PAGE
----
Actually the answer is yes, headphones may be very damaging for your ears.
A group with the University of Leicester only just proved that sound louder than one hundred ten decibels cause harm to some particular sort nerve cell covering, which consequently could cause tinnitus (basically a buzzing or droning in the ears – and here is me thinking that it simply made everything sound ‘a little tinny’) and even temporary deafness in a number of instances.
In accordance with medical medical news today.com, that reported with the University’s findings, the myelin sheath may be a kind of outside layer that protects the nerve cells that attach the ears the brain. Any sound over a hundred decibels begins to deteriorate away this outside layer, meaning that the indicators will ultimately stop getting to the brain. Given time, the myelin sheath will usually (but not always) cure itself and reform, resulting in the damage only being temporary. Still, it’s something to think about.
As for further enduring damage, well, the facts are actually startling. Depending on TIME magazine’s Laura Blue,
“Hearing loss is more common than ever before. About 16% of American adults have an impaired ability to hear speech, and more than 30% of Americans over age 20 — an estimated 55 million people — have lost some high-frequency hearing”.
These shocking figures were proposed within the ‘Archives of Internal Medicine’ journal and firstly published in ’08. Following this publication, Blue interviewed Brian Fligor, who was, at the time, the director of diagnostic audiology at Children’s Hospital Boston. In the interview, Fligor stated,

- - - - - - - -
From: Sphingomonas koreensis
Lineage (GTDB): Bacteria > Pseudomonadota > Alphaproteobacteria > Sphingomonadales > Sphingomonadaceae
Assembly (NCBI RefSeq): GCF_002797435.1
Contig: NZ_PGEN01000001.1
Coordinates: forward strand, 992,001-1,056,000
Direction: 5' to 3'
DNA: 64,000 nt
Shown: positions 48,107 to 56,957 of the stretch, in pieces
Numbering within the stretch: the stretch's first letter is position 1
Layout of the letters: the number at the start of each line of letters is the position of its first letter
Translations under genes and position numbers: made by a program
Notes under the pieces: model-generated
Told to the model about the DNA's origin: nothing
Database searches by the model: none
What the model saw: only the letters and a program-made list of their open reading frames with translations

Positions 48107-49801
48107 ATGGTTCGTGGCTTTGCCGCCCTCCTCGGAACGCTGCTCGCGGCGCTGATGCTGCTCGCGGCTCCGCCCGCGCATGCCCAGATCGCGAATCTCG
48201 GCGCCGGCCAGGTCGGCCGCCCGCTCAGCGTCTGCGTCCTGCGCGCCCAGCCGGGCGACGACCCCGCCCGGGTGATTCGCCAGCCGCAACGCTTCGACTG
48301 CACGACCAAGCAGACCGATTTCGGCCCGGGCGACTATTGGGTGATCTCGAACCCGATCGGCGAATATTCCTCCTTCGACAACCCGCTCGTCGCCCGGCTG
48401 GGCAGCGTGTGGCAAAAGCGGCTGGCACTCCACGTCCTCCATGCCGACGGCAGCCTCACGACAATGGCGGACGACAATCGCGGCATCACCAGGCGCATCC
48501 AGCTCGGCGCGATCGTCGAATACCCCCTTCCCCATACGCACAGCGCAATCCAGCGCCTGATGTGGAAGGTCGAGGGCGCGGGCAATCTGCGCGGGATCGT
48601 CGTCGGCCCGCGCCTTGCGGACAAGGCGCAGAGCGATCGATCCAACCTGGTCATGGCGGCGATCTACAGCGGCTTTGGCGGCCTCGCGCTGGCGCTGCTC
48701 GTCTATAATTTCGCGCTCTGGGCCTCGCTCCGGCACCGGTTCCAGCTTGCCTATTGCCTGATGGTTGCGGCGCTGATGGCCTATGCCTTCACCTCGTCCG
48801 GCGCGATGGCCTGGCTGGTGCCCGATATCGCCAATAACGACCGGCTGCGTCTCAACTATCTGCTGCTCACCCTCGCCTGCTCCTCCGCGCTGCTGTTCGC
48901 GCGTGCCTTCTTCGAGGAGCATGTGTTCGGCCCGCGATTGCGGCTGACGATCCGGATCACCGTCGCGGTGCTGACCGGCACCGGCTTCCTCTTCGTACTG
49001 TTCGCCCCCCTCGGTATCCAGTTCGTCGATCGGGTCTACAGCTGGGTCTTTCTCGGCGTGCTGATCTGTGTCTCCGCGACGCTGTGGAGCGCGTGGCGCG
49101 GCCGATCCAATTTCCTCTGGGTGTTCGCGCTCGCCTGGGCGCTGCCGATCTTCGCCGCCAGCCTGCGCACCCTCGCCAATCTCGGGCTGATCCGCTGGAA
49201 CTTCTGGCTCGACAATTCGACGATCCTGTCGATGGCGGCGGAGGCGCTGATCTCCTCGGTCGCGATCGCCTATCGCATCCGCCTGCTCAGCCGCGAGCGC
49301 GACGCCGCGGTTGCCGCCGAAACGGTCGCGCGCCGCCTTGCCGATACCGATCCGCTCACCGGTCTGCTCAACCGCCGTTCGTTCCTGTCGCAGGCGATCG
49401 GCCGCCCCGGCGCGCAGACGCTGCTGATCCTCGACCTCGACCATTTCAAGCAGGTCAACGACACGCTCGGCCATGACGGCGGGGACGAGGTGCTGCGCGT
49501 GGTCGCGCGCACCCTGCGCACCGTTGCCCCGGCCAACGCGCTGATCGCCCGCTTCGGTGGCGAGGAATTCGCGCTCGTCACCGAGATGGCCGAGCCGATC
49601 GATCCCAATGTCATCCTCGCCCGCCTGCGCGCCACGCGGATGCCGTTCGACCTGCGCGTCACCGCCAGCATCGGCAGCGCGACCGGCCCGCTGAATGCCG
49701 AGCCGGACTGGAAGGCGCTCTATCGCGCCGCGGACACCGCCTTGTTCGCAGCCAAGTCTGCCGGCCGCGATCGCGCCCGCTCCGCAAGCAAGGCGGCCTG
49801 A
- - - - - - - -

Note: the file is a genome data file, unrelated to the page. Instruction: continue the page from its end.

“If you’re using the earbuds that come with an iPod and you turn the volume up to about 90% of maximum and you listen a total of two hours a day, five days a week, our best estimates are that the people who have more sensitive ears will develop a rather significant degree of hearing loss — on the order of 40 decibels (dB). That means the quietest sounds audible are 40 dB loud. Now, this is high-pitched hearing loss, so a person can still hear sounds and understand most speech. The impact is going to be most clearly noted when the background-noise level goes up, when you have to focus on what someone is saying. Then it can really start to impair your ability to communicate”.
Therefore, the question now becomes, what are you able to do to reduce the risk?
Sam Costello of About.com suggests turning down the volume, which is fairly clear, really. However, (s)he also suggests accessing the ‘volume control’ on your iPod or device and decreasing the highest volume setting (synch it to the computer for more such options), as well as listening for shorter intervals of time and switching from earbuds to ‘over the ear’ phones. Earbuds are probably the most precarious headset type, apparently.
Just for the record, the typical Us iPod can generate about a hundred and fifteen decibels, that is reminiscent of attending a fairly loud rock concert (although not a Motorhead gig clearly – now that is a band which almost ensures total deafness for at least several days afterwards, trust me).
However, the excellent news is that when you’re within the EU, your iPod is restricted to 100db highest output by law. Even though you’re still in danger if you turn the volume all of the way up and hear all of it day long, that danger is significantly less on our side of the pond.